The pancreas is a gland located behind your stomach and in front of your spine. It converts the foods we eat into fuel for our bodies.
When the cells in the pancreas undergo mutations, it results in pancreatic cancer. Exocrine tumors and neuroendocrine tumors are the two forms of cancers that develop in the pancreas. Exocrine tumors make up roughly 93% of all pancreatic tumors, and adenocarcinoma is the most common form of pancreatic cancer.
Pancreatic cancer is challenging to treat since it is often found late and spreads quickly. The possible treatment options for pancreatic cancer include the following:
If cancer has not progressed to blood arteries, lymph nodes, or other organs, surgery can be done as a potentially curative procedure. Most pancreatic cancer patients already have metastatic disease at the time of diagnosis. The surgical removal of their primary tumor would not be beneficial for these patients. However, in individuals with metastatic cancer, surgery may be done to treat symptoms.
The sort of procedure used to remove pancreatic cancer depends on the stage and location of the tumor for surgical candidates. Systemic therapy and/or radiation therapy may be coupled with surgery for pancreatic cancer.
High-energy particles or waves are used in radiation therapy to destroy tumor cells. Modern radiation machines employ multiple beams of radiation that are directed at different angles and toward different parts of the body.
This method limits radiation exposure to healthy nearby tissue while concentrating on treating the main tumor. Like an X-ray, radiation therapy doesn't hurt while it's given and doesn't make patients radioactive afterward. During surgery, radiation treatment may be administered in specialized medical facilities (intraoperative radiation).
Traditional radiation therapy uses X-rays to treat cancer, but some institutes also provide a more recent radiation treatment that uses protons. Proton therapy may be used to treat pancreatic cancer in some cases and may have fewer side effects than conventional radiation therapy.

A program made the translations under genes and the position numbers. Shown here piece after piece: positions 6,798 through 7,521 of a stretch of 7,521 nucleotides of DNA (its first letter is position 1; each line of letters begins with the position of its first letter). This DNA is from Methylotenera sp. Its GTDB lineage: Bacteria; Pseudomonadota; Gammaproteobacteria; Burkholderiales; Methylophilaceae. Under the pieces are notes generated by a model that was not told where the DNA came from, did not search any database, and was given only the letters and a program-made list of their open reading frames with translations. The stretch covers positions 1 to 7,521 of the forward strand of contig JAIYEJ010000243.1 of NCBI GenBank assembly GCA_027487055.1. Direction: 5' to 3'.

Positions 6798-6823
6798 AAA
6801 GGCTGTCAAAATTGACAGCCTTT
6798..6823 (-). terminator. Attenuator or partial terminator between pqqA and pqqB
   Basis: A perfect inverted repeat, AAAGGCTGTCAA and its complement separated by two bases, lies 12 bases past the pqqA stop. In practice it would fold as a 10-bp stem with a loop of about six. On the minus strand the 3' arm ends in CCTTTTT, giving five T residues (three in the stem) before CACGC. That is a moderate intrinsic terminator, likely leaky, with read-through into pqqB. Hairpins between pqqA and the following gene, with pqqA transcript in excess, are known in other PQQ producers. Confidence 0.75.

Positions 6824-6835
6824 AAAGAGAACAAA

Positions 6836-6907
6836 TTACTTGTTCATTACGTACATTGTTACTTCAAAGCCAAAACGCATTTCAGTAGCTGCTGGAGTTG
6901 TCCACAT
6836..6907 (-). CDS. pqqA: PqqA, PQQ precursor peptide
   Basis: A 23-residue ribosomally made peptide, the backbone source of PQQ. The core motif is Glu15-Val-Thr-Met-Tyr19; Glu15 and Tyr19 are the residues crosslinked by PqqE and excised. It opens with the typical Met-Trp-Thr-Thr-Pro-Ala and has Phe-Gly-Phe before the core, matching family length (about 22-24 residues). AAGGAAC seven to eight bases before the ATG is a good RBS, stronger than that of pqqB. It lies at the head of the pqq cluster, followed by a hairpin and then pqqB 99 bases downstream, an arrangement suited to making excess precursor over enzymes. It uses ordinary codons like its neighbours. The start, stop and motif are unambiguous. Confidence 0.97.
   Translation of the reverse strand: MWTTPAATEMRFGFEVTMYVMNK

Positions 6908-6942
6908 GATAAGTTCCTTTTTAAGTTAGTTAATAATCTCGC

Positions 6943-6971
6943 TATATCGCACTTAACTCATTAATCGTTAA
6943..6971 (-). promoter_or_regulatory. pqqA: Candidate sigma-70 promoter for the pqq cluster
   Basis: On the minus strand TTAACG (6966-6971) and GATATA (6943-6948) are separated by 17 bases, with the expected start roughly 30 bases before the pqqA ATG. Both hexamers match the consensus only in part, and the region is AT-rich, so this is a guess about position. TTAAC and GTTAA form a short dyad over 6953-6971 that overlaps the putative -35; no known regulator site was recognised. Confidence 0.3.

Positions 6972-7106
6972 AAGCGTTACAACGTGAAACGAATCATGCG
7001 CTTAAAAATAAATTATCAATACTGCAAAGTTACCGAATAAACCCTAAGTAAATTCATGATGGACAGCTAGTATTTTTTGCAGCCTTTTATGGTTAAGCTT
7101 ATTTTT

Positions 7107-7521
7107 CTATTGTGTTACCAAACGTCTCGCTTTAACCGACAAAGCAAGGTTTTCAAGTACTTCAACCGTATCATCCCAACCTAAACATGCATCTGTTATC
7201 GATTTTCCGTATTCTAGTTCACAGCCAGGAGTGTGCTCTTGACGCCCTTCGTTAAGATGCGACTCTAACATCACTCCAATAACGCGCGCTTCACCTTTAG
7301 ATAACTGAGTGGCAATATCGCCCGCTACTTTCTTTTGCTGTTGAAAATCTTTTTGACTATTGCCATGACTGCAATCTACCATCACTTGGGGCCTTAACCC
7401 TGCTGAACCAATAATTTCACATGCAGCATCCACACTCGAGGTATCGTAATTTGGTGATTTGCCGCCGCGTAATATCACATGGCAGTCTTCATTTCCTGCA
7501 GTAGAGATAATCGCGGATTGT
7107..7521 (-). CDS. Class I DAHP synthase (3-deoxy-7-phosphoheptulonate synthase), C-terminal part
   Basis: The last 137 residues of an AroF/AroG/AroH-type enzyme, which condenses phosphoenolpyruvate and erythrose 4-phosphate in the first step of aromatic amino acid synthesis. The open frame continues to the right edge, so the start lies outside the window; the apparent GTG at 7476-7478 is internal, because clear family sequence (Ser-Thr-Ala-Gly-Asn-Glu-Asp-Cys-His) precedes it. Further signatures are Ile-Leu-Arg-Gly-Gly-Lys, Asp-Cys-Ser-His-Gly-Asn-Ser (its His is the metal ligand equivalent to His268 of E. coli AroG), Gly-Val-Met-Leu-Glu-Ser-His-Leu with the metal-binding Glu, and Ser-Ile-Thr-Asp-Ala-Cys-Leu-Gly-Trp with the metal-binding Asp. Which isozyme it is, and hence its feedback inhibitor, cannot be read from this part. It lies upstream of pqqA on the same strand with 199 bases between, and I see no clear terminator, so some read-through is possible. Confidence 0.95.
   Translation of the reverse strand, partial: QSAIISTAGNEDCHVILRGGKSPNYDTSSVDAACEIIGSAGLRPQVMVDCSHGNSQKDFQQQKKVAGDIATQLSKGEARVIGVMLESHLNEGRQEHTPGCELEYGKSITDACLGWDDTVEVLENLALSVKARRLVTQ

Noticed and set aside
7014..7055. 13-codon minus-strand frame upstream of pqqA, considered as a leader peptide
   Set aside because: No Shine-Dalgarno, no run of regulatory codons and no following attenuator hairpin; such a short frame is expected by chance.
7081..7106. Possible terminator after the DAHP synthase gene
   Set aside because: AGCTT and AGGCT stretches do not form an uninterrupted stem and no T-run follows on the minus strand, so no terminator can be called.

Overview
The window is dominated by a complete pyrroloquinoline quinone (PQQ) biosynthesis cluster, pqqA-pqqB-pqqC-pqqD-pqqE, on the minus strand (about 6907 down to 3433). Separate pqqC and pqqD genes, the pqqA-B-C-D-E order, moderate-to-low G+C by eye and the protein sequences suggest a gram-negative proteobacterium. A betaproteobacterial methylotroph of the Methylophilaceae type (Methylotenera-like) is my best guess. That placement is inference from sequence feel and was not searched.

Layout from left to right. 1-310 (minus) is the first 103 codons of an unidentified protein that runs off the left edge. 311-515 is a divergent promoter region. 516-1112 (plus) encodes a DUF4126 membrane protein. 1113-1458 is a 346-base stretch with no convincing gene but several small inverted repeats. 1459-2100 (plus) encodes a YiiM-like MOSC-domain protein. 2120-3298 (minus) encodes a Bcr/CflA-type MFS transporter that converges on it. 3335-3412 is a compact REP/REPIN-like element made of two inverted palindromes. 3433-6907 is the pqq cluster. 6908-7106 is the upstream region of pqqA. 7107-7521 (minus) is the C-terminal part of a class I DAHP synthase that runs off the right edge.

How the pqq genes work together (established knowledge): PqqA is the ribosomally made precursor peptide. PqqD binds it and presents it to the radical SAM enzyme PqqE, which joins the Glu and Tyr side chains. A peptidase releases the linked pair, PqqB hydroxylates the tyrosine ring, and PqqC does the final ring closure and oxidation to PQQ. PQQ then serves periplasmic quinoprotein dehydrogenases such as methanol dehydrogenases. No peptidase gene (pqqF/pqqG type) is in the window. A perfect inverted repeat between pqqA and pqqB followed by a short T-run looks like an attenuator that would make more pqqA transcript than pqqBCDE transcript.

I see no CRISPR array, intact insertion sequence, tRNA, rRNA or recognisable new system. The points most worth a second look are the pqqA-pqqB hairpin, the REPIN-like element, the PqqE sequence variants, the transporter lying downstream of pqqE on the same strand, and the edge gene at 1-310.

Chemotherapy for pancreatic cancer uses medications to kill cancer cells by preventing their division and growth. These medications destroy cancer cells all over the body as they circulate through the bloodstream.
The tumors may get smaller or stop growing after receiving chemotherapy. It may be administered alone, in combination with surgery, radiation therapy, or targeted therapy. If the patient is in good enough health, two chemotherapy medications may be combined to treat pancreatic cancer. They can be administered orally or intravenously.
Palliative care is a type of specialist medical treatment that concentrates on relieving pain and other severe sickness symptoms. Hospice care and end-of-life care are not the same as palliative care. Teams of doctors, nurses, social workers, and other professionally qualified specialists offer palliative care. The goal of these teams is to enhance the quality of life for cancer patients and their families.
Specialists in palliative care collaborate with you, your loved ones, and your other doctors to offer an additional level of support that supplements your current medical care. It is frequently utilized in conjunction with invasive procedures like surgery, chemotherapy, and radiation therapy.
Clinical trials are research programs that test new therapies, including systemic therapy and newer radiation or surgical techniques. The treatment tested might replace the present standard of care if it turns out to be safer and more efficient.
You may have the opportunity to test out new targeted therapies, chemotherapeutic medications, immunotherapy-therapies, or vaccinations through clinical trials for pancreatic cancer.
Clinical studies may have negative or unanticipated side effects, and they cannot promise a cure. On the other hand, to make sure they are carried out as safely as possible, cancer clinical studies are rigorously watched. Additionally, they give you access to treatments that you otherwise wouldn't have.
You may want to discuss whether clinical trials could be suitable for you with your doctor.
If you are looking for advanced cancer treatment centers in Florida, consider ACTC. We provide personalized treatment plans for each patient based on an in-depth understanding of their needs. If you've been diagnosed with pancreatic cancer and need personalized treatment, call 352-345-4565 to schedule an appointment.